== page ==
As well as granting an entitlement to a system of mental health care, the State must protect other rights, such as housing, employment and education. These other rights are sometimes described as the underlying determinants of health because enjoying these rights can contribute to enjoying the right to health.6

Individual and un-coordinated actions that tackle one or other element of these social determinants will not be sufficient. Coherent and holistic policies and programmes of action will need to be developed to respond to the unequal distribution of negative social determinants amongst the various socio-economic categories. Of primary importance will be the drawing-up and implementation of inter-departmental policies and plans of action to eradicate structural inequality and endemic poverty.

Tackling the social determinants that contribute to mental health problems will also reap benefits in a wider range of areas. As the WHO emphasises in `The Solid Facts:

... by tackling some of the material and social injustices, policy will not only improve health and well-being, but may also reduce a range of other social problems that flourish alongside ill health and are rooted in some of the same socioeconomic processes.1

Finally, addressing the crucial social determinants that impact upon mental health will require a long-term agenda and will potentially entail a radical overhaul of our current approach to social policies, economic structures and systems as well as political action. Failure to do so will not only lead to many European citizens suffering from potentially avoidable mental health problems but also result in a substantial drain on our economic resources.

Justin Frewen &  Dr Anna Datta
Galway, Ireland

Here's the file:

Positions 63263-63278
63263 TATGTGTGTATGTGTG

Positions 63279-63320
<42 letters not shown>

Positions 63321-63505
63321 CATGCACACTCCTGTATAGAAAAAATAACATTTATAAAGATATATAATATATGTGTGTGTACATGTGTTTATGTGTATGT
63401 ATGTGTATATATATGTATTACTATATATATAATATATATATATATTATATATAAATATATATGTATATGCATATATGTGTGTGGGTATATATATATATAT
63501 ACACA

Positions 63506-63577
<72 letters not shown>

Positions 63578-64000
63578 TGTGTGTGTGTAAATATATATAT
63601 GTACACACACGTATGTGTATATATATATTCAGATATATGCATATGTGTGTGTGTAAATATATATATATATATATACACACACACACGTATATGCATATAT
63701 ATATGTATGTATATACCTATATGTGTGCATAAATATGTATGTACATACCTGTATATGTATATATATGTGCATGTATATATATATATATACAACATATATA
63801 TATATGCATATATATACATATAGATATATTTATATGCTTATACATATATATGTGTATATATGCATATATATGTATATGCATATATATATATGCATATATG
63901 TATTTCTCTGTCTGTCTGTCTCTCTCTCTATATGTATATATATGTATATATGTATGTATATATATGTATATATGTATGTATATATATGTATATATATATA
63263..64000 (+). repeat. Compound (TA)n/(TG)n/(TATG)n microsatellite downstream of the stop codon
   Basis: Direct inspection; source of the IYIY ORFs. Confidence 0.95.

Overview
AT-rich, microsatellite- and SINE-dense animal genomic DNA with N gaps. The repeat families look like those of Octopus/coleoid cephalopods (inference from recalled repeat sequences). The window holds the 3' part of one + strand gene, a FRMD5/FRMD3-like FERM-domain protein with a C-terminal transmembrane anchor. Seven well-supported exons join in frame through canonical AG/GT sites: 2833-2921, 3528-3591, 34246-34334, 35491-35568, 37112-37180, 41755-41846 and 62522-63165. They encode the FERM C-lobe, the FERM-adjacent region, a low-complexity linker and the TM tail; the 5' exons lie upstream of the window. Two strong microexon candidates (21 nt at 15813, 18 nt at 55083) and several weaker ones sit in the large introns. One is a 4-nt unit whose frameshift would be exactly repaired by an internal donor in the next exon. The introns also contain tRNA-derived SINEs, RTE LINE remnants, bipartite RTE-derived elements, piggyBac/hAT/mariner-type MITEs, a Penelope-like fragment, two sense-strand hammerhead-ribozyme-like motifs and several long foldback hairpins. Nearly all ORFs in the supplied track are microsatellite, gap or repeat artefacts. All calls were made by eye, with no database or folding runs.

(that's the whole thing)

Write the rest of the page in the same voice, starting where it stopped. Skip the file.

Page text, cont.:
1. WHO (2003) The Solid Facts: Social Determinants of Health 2nd ed. (Wilkinson, R. & Marmot, M. eds.). World Health Organization: Geneva
2. Mackenbach, J. P., Meerding, W. J. &, Kunst, A. E. (2007) Economic implications of socioeconomic inequalities in health in the European Union. European Commission: Luxembourg
3. WHO Europe (2003) Mental health in WHOs European Region. World Health Organization: Geneva
4. Keleher, H. & Armstrong, R. (2006) Evidence based mental health promotion resource. Public Health Group Victorian Government Department of Human Services: Melbourne, Australia
5. WHO (2008a) Inequities are killing people on grand scale, reports WHO's Commission. Press Release. 
6. Amnesty (2009) Mental Health and Your Human Rights: A Brief Guide. Amnesty International Ireland: Dublin

Back to Part 1. The Economic Costs (23/07/2010)
Back to Part 2. Human and Social Costs (30/07/2010)

Last Updated ( Friday, 13 August 2010 )
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In memoriam
In memoriam
After a long battle against the disease Franck Biancheri passed away 30th of October 2012, at the age of 51. A great European, a militant democrat, a wonderful person.
Franck Biancheri was founder of AEGEE and founding fathers of the ERASMUS programme. He also was research director of the European thinktank LEAP 2020. In 2005, following the no of the Dutch and French to the Constitutional Treaty, Franck Biancheri founded the European citizens movement Newropeans.